On last night's episode of America's Got Talent, musical comedian J Chris Newberg did not get one of the four spots in the semifinals. Spoiler alert? Although if they're doing four out of 12 in each of the quarterfinals, you'd suspect that there might be a special episode later in which the judges get to advance a few of their own favorites...hmmm.
In the meantime, Newberg gave this interview on a red carpet outside of the show last night.
Following the clip, Newberg recounts his experiences in his own words...
Howie Mandel loves him. Piers Morgan hates him. But what does Sharon Osbourne think? You'll have to watch the whole segment to find out, as J. Chris Newberg performed in the first of four quarterfinals last night as part of the 2011 season of America's Got Talent.
Was that probably a bad idea? Was it? No. Really. Was it? We'll find out when the votes are counted from you Americans.
Roll the clip!
If you appear on America's Got Talent and make it to Vegas Week, but they never identify you by name, then does it still count as a credit? While I wait for Nick Cannon to get back to me on that one on behalf of the three "comedians" who didn't make the cut, three other comedians did make it through to the top 48 who will be performing on the live shows for this summer's voting audiences.
Melissa Villasenor got fast-tracked by the judges to Hollywood along with a few other contestants with varied talents (including the more circus-y big-tent types), while J. Chris Newberg (at left) and Geechy Guy both received approvals following Vegas auditions.
And Newberg got to tell Piers Morgan: "Suck it."
You know how people sometimes glamorize the life of a touring stand-up comedian?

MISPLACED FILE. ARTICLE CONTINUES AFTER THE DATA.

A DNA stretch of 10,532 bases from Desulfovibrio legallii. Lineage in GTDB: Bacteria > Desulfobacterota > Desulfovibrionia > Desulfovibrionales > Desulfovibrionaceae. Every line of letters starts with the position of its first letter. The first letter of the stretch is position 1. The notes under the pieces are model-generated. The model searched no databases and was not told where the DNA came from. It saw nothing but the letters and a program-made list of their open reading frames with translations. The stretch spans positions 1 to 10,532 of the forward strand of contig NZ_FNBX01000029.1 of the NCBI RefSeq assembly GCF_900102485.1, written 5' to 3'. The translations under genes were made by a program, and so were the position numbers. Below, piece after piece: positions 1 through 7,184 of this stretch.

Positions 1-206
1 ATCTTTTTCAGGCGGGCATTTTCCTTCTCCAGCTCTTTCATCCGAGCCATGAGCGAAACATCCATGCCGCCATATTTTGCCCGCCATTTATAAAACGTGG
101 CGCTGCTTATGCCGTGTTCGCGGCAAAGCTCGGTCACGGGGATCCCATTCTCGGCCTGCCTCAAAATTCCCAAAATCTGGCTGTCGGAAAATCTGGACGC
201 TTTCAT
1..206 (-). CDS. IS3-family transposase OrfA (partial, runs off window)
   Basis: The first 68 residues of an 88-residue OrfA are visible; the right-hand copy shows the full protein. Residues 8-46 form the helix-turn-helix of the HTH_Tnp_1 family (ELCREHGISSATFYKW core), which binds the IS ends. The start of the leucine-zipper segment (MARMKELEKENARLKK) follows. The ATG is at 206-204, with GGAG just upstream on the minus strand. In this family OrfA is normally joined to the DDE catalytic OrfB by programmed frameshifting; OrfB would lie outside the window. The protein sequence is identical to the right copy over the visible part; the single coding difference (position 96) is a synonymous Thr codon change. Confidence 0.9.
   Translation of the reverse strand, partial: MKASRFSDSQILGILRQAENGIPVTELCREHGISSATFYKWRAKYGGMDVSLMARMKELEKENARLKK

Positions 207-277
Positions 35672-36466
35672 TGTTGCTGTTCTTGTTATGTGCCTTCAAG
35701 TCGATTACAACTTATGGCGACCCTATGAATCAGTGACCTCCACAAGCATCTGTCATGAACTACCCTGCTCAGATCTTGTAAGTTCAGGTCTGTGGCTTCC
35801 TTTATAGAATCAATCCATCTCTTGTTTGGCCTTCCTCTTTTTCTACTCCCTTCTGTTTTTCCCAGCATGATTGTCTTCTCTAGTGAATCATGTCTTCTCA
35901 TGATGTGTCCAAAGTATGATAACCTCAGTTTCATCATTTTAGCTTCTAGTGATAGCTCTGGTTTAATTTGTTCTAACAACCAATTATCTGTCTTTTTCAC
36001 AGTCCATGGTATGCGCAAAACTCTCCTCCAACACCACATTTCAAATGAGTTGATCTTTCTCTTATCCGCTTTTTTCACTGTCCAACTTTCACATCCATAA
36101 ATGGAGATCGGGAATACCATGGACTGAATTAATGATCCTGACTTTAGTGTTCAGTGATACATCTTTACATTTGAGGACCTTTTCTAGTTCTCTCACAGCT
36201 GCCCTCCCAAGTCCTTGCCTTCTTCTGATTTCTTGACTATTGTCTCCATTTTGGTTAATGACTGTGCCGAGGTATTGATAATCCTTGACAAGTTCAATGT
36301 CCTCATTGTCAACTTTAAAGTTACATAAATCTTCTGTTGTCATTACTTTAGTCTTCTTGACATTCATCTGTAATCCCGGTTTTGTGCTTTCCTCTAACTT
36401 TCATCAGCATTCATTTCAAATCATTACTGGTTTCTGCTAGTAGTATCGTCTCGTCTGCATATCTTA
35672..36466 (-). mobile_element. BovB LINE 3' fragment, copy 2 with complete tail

Yeah. Well. Not always. Sometimes you have to endure some hell gigs. This is what faced J Chris Newberg last night when he played the student center ballroom at Cleveland State University. Four people. Six if you count the tech guy and the other guy standing (who appeared to be merely supervising?). Newberg titled this video "Smallest Comedy Crowd Ever?" I think I've seen smaller, but Newberg teases there'll be another video to come.
I wonder how well Kyle Cease and Steve Hofstetter drew in that room last month? Maybe they'll fill us in on this cushy comedy room!
After the unexpected ending of his musical performance on last night's finale of American Idol, Dane Cook told me this morning via email a little bit more about the "before" part of the process, and credited comedian J. Chris Newberg not just for working with him on the song, "Simon Said," but also on how he "certainly rose to the occasion in that behind the scenes insanity."
How was Dane Cook even on Idol, though, you may wonder? Credit another Simon, Idol's creator and executive producer Simon Fuller. "Simon Fuller is a fan of mine for some years, so they just asked me to be a part of it," Cook told me.
Internet sleuths may also know that Raquel Houghton, who sang at Cook's HBO taping of "Vicious Circle" when she was dating him back in 2006, made it to Hollywood Week of Idol in season eight last year.
Anyhow. Back to Cook, who gently mocked me for suggesting that his Idol performance would be a duet and not a solo act, saying: "As far as collaborating with my buddy Daughtry? Oh come on, Sean don't you know me yet?? When do I ever do what people expect?"
If you'd like to hear the full studio version of "Simon Said" that Cook recorded with Newberg and a band, it's available on iTunes by clicking this button:
With Simon Cowell's final season as the judge who matters on American Idol coming to a close last night, I wouldn't have thought that there would be actual comedy to pay attention to, but of course that meant that there was, and let's talk about it.